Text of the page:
Hisako Ueno is what some Japanese would call Jyun-Japa, (Pure Japanese), meaning she has never lived abroad. Yet she acquired the sort of English language skills that would floor a native speaker, and now works for the Tokyo Bureau of The New York Times. When asked how she managed to pull off this feat, she greets the question with a modest smile.
“I didn’t do anything special,” says Ueno. “I just went the usual route of studying, then studying some more. I knew that learning English would be an invaluable asset, so I just kept hitting the books.”
Ueno is from the Kojima region, now part of Kurashiki, in Okayama Prefecture, otherwise known as the home of Japanese denim. Ueno herself worked part-time in a jeans factory when she was in college.
“Many locals were involved with denim, in one way or another ,” said Ueno. “Back in the early 1990s we didn’t know Okayama denim would gain such international recognition.”
Now Kurashiki has many foreign visitors, but growing up, Ueno had never met or talked to a foreign person — until she was in her teens, when a woman from the U.S. came and opened an English conversation school near central Kurashiki.
“Her English wasn’t like what we were learning in school and I realized that my true desire was to gain genuine, practical English skills. So I hung around after lessons were over, chatted with the teacher and helped her adjust to life in Japan. Before long, I was able to communicate with her one-on-one, and that gave me a lot of confidence.”
After that first experience, Ueno never looked back. English has been such a huge part of her life and career, she can’t imagine what she would be like without it.
After leaving Okayama and moving to Tokyo, Ueno worked at a publisher of a bilingual magazine and then at a translation company, before landing a job at the Los Angeles Times’ Tokyo Bureau, where she stayed for 10 years until it closed down.
Says Ueno: “During this time, I became really enamored with journalism. I’ve always been curious and interested in what goes on in the world.”
She has been working for The New York Times since 2012, and authored a book last year about learning to speak and write like a native speaker while staying right here in Japan.
“I love the job, despite the hardships,” says Ueno. “And I love the English language for having opened all sorts of doors for me. I really recommend studying it because English empowers you in a way you didn’t think was possible.”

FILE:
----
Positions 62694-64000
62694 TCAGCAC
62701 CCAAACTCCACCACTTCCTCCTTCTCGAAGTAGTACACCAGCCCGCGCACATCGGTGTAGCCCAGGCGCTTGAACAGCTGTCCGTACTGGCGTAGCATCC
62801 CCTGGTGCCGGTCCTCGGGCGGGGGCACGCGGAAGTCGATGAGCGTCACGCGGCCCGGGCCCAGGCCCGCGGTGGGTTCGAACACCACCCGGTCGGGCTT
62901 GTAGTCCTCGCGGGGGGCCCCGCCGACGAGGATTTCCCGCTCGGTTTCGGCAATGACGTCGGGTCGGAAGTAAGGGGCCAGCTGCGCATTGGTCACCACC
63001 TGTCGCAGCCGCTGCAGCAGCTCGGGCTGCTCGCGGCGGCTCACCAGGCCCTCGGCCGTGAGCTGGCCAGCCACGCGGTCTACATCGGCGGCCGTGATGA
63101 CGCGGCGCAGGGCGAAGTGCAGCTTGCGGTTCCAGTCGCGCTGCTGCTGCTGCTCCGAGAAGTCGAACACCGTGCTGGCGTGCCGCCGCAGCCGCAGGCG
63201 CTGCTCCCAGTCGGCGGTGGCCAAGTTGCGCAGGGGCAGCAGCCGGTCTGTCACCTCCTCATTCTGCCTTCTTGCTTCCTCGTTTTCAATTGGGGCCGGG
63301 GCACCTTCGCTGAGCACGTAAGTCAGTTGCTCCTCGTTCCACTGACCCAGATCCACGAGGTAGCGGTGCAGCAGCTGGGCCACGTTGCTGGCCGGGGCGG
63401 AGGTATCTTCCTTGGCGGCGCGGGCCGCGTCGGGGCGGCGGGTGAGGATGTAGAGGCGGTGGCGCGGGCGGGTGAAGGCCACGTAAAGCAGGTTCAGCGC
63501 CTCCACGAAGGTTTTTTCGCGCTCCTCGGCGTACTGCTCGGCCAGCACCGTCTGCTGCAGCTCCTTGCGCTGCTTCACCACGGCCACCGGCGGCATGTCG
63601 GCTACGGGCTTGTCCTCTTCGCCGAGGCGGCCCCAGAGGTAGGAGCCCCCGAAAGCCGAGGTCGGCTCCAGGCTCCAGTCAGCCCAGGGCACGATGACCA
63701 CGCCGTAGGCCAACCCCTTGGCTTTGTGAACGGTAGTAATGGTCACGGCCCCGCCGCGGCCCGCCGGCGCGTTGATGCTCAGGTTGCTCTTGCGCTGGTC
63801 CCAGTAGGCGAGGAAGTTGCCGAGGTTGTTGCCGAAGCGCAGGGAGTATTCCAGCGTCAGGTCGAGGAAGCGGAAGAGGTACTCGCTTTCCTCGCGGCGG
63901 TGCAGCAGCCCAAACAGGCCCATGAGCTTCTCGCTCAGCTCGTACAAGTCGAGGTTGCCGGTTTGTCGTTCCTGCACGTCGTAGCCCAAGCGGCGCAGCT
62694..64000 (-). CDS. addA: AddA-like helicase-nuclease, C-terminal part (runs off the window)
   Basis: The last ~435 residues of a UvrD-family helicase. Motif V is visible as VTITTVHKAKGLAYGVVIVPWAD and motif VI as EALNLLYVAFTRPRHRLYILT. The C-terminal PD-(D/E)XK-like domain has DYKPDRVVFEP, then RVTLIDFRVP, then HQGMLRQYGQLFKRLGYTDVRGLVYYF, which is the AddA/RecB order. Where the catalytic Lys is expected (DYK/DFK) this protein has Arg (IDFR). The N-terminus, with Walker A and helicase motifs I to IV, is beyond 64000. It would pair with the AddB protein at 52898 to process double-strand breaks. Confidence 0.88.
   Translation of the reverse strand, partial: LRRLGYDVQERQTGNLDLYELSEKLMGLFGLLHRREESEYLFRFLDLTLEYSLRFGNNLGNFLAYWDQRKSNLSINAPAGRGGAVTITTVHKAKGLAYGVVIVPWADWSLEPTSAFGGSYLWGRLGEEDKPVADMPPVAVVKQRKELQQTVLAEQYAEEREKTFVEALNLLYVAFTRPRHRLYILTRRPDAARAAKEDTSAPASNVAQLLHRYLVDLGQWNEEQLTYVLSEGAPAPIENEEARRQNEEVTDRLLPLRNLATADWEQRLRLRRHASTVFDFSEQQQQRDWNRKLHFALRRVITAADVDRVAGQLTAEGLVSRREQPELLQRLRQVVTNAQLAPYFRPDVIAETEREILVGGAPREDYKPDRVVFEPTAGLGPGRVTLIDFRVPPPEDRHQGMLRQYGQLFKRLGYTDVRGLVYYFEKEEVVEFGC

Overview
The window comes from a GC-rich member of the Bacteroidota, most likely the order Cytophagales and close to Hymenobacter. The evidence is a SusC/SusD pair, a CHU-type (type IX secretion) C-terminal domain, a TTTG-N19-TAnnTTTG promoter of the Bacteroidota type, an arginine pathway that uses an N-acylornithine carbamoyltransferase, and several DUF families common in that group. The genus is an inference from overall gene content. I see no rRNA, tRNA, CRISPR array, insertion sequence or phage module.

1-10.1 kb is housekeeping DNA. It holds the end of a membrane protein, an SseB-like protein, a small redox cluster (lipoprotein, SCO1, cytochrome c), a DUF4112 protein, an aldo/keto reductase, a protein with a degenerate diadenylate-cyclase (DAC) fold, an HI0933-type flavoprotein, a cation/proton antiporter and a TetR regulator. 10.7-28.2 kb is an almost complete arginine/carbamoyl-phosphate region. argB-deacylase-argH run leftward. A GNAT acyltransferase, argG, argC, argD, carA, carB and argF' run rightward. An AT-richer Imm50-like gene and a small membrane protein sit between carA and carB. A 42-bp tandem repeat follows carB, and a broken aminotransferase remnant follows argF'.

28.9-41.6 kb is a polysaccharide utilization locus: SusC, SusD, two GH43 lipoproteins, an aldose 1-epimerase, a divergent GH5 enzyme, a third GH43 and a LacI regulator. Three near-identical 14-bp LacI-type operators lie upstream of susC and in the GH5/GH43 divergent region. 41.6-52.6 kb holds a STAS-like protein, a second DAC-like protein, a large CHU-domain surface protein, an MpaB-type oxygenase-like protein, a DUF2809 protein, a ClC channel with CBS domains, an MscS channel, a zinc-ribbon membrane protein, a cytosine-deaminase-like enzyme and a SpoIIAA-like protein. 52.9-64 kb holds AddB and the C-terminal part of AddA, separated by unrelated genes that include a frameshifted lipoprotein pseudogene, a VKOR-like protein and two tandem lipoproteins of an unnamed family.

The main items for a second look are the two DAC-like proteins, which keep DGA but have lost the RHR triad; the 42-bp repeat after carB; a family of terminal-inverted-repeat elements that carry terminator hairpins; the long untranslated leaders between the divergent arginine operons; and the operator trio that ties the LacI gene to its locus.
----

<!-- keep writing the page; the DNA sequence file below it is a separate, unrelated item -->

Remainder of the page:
Apart from snaring a position in The New York Times, what exactly are the benefits of learning English at the level Ueno does every day? She says that one of the biggest perks is gaining self-confidence.
“Being able to translate your thoughts into English will have a very positive impact on your mentality. You learn to stand taller, and become a better, stronger human being.”
She added that while this may take some hard work, “you’ll ultimately learn to have fun with it, and to really enjoy the studying process.”
That’s a new slant on English education in Japan, where most of us are taught that furrowed-brow diligence is the only way to go.
“Most of us can get to the point where we carry on a conversation with a native speaker,” says Ueno. “But we have to go beyond that. In order to be truly equal in the international field, we have to be able to hold a discussion, speak our minds and manage crises – all in English. The Japanese tend to avoid confrontation and the language isn’t conducive to constructive arguing. But when you learn to speak English, confrontation happens all the time. Don’t be afraid to speak up and get your opinions out there. You have nothing lose in saying your mind, but if you don’t speak up, you’re invisible . To the Western mind, reticence is not a virtue . So just go for it, and have fun!”
Words to live by